Indian Partner to establish Vulture Safe Zone in Madhya Pradesh

The creation of a vulture safe zone will help populations stabilise and increase (Marek Jobda; worldsrarestbirds.com)
By Martin Fowlie, Mon, 27/01/2014 - 10:32

In a significant expansion of its vulture conservation programme, BNHS (BirdLife in India), in association with Rio Tinto and BirdLife International, is to establish a 30,000 km2 Vulture Safe Zone in the Bundelkhand region of Madhya Pradesh. The Memorandum of Understanding (MoU) for this joint project was signed on the 23 January in the presence of BNHS and Rio Tinto officials at BHNS’s headquarters, Hornbill House in Mumbai.

In the late 1990s, the Indian populations of White-rumped Vulture Gyps bengalensis, Indian Vulture G. indicus and Slender-billed Vulture G. tenuirostris crashed, with dramatic declines also observed in Nepal and Pakistan. All three species are now classified as Critically Endangered, having lost up to 99% of their population across the Indian subcontinent. BNHS took part in the research which eventually identified the cause as diclofenac, an anti-inflammatory drug. Studies found that a single cattle carcass treated with diclofenac was enough to induce renal failure and visceral gout in the entire vulture population of the surrounding area. Despite a government ban, cattle are still being treated illegally with diclofenac intended for human use.

“Although a safe alternative drug, meloxicam is available, the wild population continues to be under constant threat of diclofenac poisoning, because people are unaware of the link with the disappearance of vultures. These birds provide an essential service by keeping towns and countryside clean and free from diseases, including rabies”, said Samir Whitaker, the Rio Tinto-BirdLife Programme Manager.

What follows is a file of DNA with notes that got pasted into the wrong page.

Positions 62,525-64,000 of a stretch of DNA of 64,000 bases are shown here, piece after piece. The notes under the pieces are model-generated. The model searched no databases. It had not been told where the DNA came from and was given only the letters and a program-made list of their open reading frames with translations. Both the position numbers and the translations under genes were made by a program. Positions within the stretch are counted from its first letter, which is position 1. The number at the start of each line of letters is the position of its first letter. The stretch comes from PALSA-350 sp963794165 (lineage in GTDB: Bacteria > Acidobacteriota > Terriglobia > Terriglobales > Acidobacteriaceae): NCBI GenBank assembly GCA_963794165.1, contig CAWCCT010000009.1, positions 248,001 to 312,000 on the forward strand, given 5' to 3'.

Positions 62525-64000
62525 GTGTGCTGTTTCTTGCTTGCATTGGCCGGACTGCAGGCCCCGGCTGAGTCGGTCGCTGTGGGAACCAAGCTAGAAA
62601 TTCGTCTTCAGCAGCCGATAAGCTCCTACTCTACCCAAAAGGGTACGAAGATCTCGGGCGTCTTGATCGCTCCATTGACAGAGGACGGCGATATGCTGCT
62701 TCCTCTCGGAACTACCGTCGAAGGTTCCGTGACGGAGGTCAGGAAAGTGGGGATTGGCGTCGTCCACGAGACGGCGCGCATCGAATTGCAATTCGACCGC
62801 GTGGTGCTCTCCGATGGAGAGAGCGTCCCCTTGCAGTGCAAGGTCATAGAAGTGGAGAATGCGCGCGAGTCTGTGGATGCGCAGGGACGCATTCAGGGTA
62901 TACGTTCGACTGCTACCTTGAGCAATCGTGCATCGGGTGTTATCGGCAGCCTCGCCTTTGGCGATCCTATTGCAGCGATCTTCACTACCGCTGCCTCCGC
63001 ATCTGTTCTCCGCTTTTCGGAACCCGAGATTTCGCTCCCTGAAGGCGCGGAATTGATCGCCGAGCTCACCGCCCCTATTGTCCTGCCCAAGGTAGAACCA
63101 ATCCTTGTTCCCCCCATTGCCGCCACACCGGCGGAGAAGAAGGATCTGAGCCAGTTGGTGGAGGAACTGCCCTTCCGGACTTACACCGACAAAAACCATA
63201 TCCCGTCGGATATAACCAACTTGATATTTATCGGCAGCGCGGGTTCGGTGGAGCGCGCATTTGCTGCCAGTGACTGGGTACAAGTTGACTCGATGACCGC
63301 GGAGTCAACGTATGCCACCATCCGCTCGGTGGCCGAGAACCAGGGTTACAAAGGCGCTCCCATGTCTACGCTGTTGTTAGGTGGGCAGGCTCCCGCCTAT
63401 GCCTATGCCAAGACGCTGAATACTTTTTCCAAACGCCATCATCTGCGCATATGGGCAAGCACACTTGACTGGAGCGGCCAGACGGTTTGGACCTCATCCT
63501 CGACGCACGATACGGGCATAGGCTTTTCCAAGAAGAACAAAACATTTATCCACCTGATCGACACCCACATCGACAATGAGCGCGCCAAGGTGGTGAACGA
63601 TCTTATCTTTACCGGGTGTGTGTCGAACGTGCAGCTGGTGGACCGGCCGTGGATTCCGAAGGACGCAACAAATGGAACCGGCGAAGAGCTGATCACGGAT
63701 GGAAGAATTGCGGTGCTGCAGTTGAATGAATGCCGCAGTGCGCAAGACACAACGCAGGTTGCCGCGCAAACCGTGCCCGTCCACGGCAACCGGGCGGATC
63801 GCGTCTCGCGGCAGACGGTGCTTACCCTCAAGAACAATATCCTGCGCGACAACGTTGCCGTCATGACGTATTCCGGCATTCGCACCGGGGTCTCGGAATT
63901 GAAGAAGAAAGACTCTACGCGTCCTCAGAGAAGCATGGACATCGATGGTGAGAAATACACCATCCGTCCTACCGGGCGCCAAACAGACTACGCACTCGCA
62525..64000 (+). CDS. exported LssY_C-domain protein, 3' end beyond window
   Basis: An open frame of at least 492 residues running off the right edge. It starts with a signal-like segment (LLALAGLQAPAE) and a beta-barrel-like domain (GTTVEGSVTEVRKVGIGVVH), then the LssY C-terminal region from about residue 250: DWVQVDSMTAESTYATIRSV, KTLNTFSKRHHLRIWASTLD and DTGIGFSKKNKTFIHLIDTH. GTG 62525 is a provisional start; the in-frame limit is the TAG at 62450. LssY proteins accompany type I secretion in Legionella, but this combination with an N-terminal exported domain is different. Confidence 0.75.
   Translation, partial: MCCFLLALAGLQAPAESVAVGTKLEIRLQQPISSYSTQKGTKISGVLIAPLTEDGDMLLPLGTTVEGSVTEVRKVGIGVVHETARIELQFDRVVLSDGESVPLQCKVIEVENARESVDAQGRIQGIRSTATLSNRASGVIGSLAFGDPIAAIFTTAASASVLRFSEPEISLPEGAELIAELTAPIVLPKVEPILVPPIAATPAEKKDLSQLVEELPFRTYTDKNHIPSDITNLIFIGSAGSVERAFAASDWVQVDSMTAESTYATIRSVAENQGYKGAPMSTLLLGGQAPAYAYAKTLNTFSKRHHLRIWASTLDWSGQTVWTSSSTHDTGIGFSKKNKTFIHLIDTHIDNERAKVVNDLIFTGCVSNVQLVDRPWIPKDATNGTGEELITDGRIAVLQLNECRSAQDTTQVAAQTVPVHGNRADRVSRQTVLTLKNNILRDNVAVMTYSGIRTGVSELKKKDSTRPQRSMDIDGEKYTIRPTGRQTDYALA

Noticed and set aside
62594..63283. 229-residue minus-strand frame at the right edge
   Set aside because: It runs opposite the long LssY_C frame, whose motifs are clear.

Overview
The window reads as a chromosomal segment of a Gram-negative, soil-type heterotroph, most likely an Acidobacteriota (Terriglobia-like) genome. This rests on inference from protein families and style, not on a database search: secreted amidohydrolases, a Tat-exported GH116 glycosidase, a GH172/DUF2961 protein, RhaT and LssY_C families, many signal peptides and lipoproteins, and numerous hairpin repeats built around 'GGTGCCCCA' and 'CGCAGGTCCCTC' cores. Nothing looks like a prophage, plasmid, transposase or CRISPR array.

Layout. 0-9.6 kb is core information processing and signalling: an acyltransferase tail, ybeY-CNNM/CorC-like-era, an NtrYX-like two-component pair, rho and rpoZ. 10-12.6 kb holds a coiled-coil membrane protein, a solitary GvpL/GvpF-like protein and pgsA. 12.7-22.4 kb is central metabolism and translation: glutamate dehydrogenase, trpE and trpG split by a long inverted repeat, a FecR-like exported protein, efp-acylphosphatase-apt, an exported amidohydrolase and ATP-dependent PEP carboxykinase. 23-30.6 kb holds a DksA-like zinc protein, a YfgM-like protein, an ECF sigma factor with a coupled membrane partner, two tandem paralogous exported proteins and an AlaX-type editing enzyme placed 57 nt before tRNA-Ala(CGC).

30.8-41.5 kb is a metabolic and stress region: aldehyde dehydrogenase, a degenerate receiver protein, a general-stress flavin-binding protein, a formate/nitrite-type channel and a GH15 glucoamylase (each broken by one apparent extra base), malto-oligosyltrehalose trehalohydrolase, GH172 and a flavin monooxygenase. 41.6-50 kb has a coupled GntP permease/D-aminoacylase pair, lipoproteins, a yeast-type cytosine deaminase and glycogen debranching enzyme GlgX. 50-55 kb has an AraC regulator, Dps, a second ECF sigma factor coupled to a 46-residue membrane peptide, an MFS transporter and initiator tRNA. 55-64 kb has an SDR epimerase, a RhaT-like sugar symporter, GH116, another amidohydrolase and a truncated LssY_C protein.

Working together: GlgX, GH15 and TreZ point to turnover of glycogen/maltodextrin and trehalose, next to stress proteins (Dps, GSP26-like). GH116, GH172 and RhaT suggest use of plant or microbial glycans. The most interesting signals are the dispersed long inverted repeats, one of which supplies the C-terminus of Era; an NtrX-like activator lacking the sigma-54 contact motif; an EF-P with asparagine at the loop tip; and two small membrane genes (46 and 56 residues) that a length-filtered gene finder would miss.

“It is therefore important that concerted efforts are made in the areas where there are extant populations of vultures, to raise awareness and save these very useful birds from extinction. The concept of Vulture Safe Zones will play a vital role in the long-term survival of vultures in South Asia.”

Rio Tinto’s Bunder Diamond Project in Madhya Pradesh is joining BNHS in a five-year partnership that will conduct targeted awareness activities and cattle carcass sampling in the area around the Bunder site, including parts of the Chattarpur, Tikamgarh, Ashoknagar, Vidisha, Sagar, Damoh, Panna and Satna districts. This will help ensure that no diclofenac or other veterinary drugs toxic to vultures are administered to cattle. With the help of local people, the partners will assess the success of the project and any new threats by monitoring the vulture population of the entire area.

In future, adjacent areas could be converted into similar Safe Zones, creating a much larger diclofenac-free zone and enabling the vultures to once again establish self-sustaining populations. A dedicated team will work for the creation of further Safe Zones in close association with local NGOs and the government.


Asia India Preventing Extinctions - Asia

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